Jump to content


Popular Content

Showing content with the highest reputation since 11/13/2019 in all areas

  1. 2 points
  2. 2 points
    One of the best pictures i have seen so far. Thank your Father for his service, the event was created for folks like him.
  3. 2 points
    She was Awesome. Laid it out plain and simple. The Democrats still can’t get over Hillary losing the election. Don’t they have real work to do, you know, the jobs they were elected to ? Instead of wasting time and money on this crap
  4. 2 points
    Thanks to Rob. Cheff, and Donnie for making sure i got home safe. I rolled the yxz . It was a nice slow roll, landed back on it's wheels. Cruised back to camp and nothing hurt but the whip. Next long ride we were out by the swingset and it overheated. The cooling fan wasn't coming on. We took the sand hiway back to camp and it stayed cool as long as I had good airflow. Turns out that the angle sensor knew we were upside down and didn't like it. The service manual said to remove sensor and incline it more than 60 degrees. Did that and, as they say on the interwebs nowdays "walla" the fan now works. Now all i have to do is wash all of the anti-freeze off from the overflow bottle exploding and we are good. Again, thank you all for making sure we got to camp safe......Chuck
  5. 2 points
    This is why they're #1 & #2...
  6. 2 points
    The only thing better than one Funco is two Funco's! Congrats Erik.
  7. 2 points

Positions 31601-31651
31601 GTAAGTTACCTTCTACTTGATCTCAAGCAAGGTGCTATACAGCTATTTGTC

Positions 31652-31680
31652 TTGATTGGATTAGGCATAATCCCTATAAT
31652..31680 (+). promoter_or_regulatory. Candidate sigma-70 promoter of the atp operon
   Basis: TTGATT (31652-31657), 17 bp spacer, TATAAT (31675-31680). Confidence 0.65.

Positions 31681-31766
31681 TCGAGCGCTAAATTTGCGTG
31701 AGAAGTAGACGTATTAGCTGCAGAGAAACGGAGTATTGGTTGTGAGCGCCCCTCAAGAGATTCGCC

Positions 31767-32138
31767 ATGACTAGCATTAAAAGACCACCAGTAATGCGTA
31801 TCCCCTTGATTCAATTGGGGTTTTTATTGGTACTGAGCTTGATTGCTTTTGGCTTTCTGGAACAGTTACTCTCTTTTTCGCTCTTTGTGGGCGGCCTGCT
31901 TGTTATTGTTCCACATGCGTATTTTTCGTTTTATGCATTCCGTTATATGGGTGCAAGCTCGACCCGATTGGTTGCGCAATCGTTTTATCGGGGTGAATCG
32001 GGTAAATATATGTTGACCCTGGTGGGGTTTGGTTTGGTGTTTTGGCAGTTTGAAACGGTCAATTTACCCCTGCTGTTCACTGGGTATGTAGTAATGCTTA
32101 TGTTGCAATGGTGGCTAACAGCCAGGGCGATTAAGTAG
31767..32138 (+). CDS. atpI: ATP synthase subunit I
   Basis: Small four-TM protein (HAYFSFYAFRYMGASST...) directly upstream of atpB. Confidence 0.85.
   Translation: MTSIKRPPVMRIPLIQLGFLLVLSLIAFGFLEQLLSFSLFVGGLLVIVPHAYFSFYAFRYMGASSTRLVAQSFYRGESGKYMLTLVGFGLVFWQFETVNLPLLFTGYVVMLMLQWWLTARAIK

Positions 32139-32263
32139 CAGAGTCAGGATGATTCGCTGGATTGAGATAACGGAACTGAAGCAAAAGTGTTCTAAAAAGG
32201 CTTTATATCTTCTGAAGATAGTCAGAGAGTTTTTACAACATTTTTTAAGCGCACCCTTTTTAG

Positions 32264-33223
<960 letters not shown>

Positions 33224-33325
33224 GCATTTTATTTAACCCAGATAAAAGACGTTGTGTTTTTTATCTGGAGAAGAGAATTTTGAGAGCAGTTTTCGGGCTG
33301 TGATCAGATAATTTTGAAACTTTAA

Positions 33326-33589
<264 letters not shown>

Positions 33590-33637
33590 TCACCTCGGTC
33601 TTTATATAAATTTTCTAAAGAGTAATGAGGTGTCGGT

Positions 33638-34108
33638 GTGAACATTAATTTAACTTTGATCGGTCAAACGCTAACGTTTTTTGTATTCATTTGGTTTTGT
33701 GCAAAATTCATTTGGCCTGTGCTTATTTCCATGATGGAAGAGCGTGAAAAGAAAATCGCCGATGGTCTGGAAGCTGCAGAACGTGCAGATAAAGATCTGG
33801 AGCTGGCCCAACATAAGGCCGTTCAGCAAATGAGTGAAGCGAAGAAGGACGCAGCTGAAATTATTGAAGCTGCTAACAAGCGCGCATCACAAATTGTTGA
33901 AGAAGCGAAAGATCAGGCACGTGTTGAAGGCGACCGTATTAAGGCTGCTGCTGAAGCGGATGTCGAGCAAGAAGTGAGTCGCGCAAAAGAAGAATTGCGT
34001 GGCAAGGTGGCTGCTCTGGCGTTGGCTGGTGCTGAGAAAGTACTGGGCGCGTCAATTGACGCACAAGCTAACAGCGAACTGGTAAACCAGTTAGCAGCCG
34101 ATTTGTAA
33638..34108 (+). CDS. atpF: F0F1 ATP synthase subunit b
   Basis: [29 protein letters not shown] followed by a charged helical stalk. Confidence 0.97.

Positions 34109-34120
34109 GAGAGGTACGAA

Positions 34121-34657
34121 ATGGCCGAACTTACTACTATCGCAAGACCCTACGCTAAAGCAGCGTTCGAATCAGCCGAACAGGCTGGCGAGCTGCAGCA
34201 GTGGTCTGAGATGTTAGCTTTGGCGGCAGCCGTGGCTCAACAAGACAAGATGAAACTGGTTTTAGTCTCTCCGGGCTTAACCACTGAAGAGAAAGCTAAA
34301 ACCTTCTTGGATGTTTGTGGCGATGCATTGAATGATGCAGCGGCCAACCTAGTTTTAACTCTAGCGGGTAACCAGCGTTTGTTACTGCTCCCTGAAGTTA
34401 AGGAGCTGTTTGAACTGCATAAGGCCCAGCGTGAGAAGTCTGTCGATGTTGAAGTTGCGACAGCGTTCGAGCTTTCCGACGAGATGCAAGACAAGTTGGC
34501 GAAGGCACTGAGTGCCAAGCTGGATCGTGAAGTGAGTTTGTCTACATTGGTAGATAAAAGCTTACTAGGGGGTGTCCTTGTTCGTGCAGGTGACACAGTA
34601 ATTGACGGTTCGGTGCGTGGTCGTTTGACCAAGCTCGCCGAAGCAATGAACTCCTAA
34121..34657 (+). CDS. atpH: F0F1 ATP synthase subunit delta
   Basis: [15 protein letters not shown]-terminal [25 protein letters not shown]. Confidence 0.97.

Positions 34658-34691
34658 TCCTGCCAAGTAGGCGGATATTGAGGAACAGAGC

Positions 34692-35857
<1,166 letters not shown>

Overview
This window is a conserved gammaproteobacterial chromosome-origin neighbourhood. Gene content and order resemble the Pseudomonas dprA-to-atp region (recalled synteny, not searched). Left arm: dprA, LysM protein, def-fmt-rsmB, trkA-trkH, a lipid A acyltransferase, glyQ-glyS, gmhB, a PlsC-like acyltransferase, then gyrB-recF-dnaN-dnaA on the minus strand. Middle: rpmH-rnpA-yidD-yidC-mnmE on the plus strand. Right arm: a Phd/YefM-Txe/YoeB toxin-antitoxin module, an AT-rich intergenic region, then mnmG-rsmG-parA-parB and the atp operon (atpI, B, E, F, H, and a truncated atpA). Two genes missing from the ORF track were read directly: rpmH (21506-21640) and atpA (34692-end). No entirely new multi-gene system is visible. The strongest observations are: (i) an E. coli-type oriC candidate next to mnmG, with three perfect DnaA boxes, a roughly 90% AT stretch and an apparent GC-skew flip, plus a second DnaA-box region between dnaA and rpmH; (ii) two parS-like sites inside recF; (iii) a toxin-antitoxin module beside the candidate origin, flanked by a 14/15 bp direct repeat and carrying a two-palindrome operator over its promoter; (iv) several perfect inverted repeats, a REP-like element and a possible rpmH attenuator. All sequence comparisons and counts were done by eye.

This thread... man, where to start. I have lots of thoughts on the subject, and could throw a lot of technical data around or point to basically every new Funco running a LS or whatever... but let's skip that. I agree, John's car is probably THE best dune-weapon right now. The thing is, nobody has built a pure-dune LS-based car in a long, long time. There have been a few here and there that approach it, but nothing has truly been done. I'm talking something like a G52 without any unneeded weight (no windshield, minimal/no front tin, doesn't need a stereo and interior panels and blah blah) with a truly optimized LS. I'm not talking a blower or turbo motor, because you just don't need it. You can make 750+ HP NA with the LS platform. My last build on my LS7 (440cui, around 14:1, e85) made 589 RWHP through a PBS and 934s. John usually attributes about 33% drivetrain loss, which would put that motor around about 875 flywheel HP. Now, I don't believe it made 875 HP for a second... but I believe a more standard 20% drivetrain loss, which would have put my 590 RWHP at around 750 Flywheel HP. That motor was a bit expensive, mostly because of a few expensive parts like the intake manifold... but there are better-priced, better-performing options on the market now. It also did NOT have a radical cam and could be driven like a tractor if you wanted. The new owner bumped up the cam, bumped up the CR and put something like 630 RWHP out (about 790 flywheel HP using my 20% loss number, around 940 flywheel HP with John's 33% loss). Anyway, I'd be very interested to see what that motor weighs fully dressed without the overly large/complicated exhaust I had vs. John's currently 6cyl Subi fully dressed with turbo, IC and plumbing. YES, even if the weight is close the CG is higher, 100% true. However, CG isn't the ONLY thing and I think the guys at Funco have figured out how to make V8 CG work in their cars... it's just that nobody w/ the $ to build one isn't putting a blower or turbos on it, a full interior, windshield, the BIG transmissions, the BIG wheels/tires, etc. Look at it this way: yes a flat/boxer motor is the best way to achieve low CG. But if it was ALWAYS worth all of the drawbacks of the platform EVERY performance car would run it. In reality, two do: Subi and Porsche. And yes, both build bitchen, fun, fast cars. But really, if we wanted the best layout we'd be running mid-engine not rear-engine anyway. Porsche has engineered around the rear-engine and made it work exceptionally well, just like you can engineer around a slightly higher CG with a V8. Ferrari started with flat 12s... they run all Vs now (okay, okay if you want to get technical they were 180 degree V12s, but we're talking about CG here and the cylinders were laid out flat just like a boxer... the crank just wasn't of a horizontally-opposed style). I think they make a few cars that handle alright. Very few of us go to the dunes to run against the clock - we do it for fun. If you wanted to run against the clock a mid-engine layout is optimal, with a flat/boxer motor. So why don't we see ANY new mid-engine, Subi-powered build? For one, very few builders do mid-engine anymore, and THE "duner's" builder (Funco) never really did. So why are soooooooooooooo many rails rear-engine? It's just more fun. We like throwing that weight around and the pendulum effect. We like drifting it and a car more apt to wheelie. But the "right" platform for getting through the dunes fastest would still be mid. So just like we pick rear over mid because it's more fun, most people pick V8 over Subi because it's just more fun. And I still contest the RIGHT Funco with the RIGHT LS with the RIGHT driver could give John a run for his money... but nobody is building "that car" because it's also a LOT of fun to put your foot down on 1000+ HP in a car that can also dune. Plus, if you're building a 2-3 x six-figure car the status and bling is a big part of it. Heck, you put the 2.3L I have for my Revo in it, swap the blower out for a turbo, go e85 and push 500+ HP and it'd be real contender in the actual dunes too with the mid-engine platform, light weight, etc. So, I guess that didn't turn out short afterall. But my point is "there are lots of ways to skin a cat." Nobody is contesting that Subi has a lower CG... so cool you can spin it on an engine stand. But in the RIGHT car that difference in CG will mean very little as compared to the advantage of a V8. Again, look at Ferrari running V8s and V12... they made engineering choices and decided Vs are the right platform for them. Porsche (arguably only standing on tradition for the 911 series) has said Vs are not the right platform for them. Both make awesome cars that perform incredibly well. Sure, you build (bad ass) Subis, we know. But, I don't understand "shitting" on LSs (or other non-Subi) platforms like they ruin a sand rail and you can't make a truly fast one with a V8. Sand rails are such a tiny niche of motorsports, and if you look at the wider spectrum you'll find V-configuration engines waaaaaaaaaaaaaaaaaaaaaaaaaaaaaaay more often than not. -TJ PS- I think I need to build "that" Funco I was talking about. ~440 cube "LS7" based on an OE-concepts block, probably Mamo-fied TFS LS7 heads, 15ish:1 compression, big but not unruly cam, 600+ RWHP NA, regular (non-D) Mendi S5, minimal weight... maybe I should start a gofundme?